Ben X review

Ben X review

Ben-X is a 2007 film about an autistic boy who’s addicted to MMPORGs (massive multiplayer online roleplaying games). He gets bullied at school (other kids pull down his trousers and show his noogle on YouTube, nick his mobile phone and force him to swallow ecstasy). Archlord – an online roleplaying game where he is a respected prince – gives him his only safe place to retreat to.

Ben’s online backup in this virtual world is Scarlite. In the game she’s constantly by his side, a princess to his prince, his character’s healer. Scarlite is the only friend Ben X has, but he’s never met the real person behind the princess. Who is Scarlite? She represents everything that’s good about his life – so what would happen if he were ever to meet her in The Real?

One really nice thing about this film is its astute and sensitive handling of gaming. MMPORGs are among the most extreme form of gaming invented so far, due to their immersive and addictive qualities. They’re basically time sinks, ideal for someone who wants to run away from life for a few hours and go live somewhere else. Ultimately pointless, sure, but involving and addictive from the start.

And Ben-X does a great job of handling the world of the MMPORG. It creates cut scenes from an online roleplaying game, Archlord, that smacks of uber-MMPORG WarCraft… and, more interestingly, handles the cross-reality blurring of boundaries very deftly. As Ben (played by Timmermans) treats his real world as a virtual battle where basic life skills must be earned and learned and adversaries must be conquered, the game’s filters overlay onto the film itself in a way that is visually sophisticated, witty and convincing.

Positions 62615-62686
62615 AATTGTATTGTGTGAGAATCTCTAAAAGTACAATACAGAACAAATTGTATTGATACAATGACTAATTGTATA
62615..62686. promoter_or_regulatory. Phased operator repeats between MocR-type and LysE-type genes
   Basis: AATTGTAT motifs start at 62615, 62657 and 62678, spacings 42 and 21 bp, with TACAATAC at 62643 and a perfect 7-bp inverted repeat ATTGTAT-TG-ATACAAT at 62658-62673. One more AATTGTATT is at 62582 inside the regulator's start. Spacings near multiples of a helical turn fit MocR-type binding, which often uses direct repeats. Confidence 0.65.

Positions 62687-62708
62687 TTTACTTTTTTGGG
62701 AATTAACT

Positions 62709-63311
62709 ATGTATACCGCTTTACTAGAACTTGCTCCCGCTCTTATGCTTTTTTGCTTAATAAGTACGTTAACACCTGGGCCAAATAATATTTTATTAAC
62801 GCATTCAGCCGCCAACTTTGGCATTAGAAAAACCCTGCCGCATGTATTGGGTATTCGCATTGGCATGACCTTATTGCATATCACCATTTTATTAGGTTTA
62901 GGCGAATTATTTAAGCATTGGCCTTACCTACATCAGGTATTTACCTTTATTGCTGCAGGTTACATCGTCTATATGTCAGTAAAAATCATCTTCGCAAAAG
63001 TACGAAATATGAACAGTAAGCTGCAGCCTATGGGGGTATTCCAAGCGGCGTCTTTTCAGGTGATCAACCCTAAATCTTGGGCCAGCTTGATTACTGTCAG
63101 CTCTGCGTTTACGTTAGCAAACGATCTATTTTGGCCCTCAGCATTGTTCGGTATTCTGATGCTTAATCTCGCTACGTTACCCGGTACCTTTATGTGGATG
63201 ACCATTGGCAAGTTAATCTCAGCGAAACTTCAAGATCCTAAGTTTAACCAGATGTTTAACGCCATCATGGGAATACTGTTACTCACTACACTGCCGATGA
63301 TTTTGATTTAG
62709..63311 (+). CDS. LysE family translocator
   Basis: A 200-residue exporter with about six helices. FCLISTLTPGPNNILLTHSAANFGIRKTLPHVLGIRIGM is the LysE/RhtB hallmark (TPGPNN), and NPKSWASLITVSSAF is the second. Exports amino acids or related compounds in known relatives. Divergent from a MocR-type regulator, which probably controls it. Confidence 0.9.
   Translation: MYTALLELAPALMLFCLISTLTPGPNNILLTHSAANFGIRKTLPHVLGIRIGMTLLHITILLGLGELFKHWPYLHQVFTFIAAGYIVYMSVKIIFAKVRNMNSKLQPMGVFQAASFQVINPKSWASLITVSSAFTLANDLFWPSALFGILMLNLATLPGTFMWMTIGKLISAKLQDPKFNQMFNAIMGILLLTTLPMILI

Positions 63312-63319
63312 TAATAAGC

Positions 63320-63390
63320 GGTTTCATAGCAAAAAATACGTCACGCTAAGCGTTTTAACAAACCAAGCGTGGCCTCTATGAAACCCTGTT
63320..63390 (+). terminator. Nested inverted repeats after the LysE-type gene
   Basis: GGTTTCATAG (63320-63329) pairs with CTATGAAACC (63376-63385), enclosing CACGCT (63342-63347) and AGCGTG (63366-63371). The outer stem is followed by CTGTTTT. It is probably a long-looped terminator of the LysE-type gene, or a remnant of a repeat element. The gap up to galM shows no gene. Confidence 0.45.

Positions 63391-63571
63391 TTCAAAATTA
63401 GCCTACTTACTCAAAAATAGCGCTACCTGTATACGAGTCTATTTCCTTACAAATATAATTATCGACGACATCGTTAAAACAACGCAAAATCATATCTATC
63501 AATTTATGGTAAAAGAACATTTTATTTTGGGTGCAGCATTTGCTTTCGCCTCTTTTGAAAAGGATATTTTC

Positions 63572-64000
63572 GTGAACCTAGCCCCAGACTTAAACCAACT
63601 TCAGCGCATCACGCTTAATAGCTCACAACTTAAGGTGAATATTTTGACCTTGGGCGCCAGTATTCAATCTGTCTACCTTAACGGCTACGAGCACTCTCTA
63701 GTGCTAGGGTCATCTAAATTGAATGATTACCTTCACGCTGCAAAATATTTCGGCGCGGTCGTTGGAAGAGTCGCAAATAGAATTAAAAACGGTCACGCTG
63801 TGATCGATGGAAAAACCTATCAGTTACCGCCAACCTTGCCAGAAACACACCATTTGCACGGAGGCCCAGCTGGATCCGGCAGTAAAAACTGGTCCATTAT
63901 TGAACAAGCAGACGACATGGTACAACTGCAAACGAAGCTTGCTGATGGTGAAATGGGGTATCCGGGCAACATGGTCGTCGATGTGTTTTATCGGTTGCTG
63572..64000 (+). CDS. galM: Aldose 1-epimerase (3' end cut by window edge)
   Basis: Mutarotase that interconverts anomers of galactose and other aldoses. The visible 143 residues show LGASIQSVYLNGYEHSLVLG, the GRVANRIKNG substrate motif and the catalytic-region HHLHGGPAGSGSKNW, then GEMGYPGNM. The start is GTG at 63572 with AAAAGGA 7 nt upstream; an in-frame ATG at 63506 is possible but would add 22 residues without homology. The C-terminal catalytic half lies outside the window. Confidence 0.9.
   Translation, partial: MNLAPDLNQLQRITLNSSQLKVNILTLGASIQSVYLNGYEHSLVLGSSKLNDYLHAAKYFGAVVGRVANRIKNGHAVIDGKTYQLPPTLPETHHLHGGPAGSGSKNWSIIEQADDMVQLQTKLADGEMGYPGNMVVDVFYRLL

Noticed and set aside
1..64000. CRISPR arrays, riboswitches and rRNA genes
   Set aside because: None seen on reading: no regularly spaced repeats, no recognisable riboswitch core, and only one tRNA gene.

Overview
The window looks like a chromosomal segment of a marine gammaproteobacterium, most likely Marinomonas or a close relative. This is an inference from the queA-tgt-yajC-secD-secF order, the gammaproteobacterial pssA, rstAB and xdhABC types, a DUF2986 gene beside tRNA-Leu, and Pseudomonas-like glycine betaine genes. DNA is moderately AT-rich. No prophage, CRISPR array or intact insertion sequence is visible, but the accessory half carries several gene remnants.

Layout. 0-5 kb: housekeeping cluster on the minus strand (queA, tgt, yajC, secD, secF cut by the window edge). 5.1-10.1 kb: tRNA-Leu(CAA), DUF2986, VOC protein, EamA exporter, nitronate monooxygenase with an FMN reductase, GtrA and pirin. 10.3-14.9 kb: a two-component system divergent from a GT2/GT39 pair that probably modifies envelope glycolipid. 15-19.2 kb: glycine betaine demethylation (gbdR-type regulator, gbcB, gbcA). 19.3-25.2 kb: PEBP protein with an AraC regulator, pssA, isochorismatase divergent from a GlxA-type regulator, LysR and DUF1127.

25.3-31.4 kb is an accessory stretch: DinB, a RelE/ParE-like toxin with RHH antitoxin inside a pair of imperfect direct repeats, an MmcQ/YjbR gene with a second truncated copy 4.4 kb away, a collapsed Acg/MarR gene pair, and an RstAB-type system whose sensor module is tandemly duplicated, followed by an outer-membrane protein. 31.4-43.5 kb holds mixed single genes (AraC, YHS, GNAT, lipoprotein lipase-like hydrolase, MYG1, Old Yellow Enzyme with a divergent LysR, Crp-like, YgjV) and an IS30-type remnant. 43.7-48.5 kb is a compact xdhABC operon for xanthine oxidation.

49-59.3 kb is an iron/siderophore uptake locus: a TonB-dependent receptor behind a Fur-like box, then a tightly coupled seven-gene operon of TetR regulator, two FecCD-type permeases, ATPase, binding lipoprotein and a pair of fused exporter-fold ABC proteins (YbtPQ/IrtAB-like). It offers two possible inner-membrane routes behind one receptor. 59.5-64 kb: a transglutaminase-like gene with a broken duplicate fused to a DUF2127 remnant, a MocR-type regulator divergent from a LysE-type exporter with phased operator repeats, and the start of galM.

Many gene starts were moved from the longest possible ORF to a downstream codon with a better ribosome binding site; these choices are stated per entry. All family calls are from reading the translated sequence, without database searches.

One word of warning, though: Ben-X is belgian/dutch. Yes, a foreign film. With dutch subtitles. It was entered for ‘Best Foreign Language Film’ in the 2007 Academy Awards and failed to receive a nomination, which really ain’t fair, because it’s quality stuff. And because it’s belgian, one of the joys in viewing is deciphering the creatively erratic subtitling. Seriously. Wow. Every now and then, you feel they’ve invented a whole new language there. The thing to remember is that the occasionally puzzling subtitles are actually an extra treat. Subtitled foreign films grip harder than dubbed ones because nothing’s been diluted for you, you get the whole raw thing.

You may be wondering if this film is geeky, considering the subject matter. It is. Hugely. On the surface. The main actor has decked his computer out with painted polystyrene foam to look like an alien mountain, and even the film’s title is a reference to the l33t version of the Dutch phrase “(ik) ben niks”, meaning “(I) am nothing”.

There’s also drugs. And existentialism. And the soundtrack contains the musical talents of Praga Khan, Lords Of Acid, Arno, dEUS, Liam Chan and Sigur Ros.

Finally, it is based on the true story of a belgian boy who hid from reality in online roleplaying games and eventually died by suicide due to school bullying.

If you liked Pi and Requiem for a Dream, two intense non-mainstream films that pride themselves on building an unbelievably tense and addictive atmosphere, then Ben-X will be another film to add to your life’s collection. Played grittily and shot starkly, music and subject matter and fine direction by Nic Balthazar combine to make a film that piles on one nail-biting moment after another, drawing you in and leaving you chewing your lip as you wonder what the outcome of the bullying and retreat from life will be. Will Ben-X take down the bullies in an orgy of panicked violence? Will he take his own life?

You’ll have to watch the film to find out. Add it to your list.

Editorial note: Director Nic Balthazar has said he’s got plans to remake this film for american audiences. That’s all very nice, and we’re sure it will still be great, but do yourself a favour and see it now. How it was meant to be seen. Buy it here by clicking on the shopping cart: Buy Ben-X.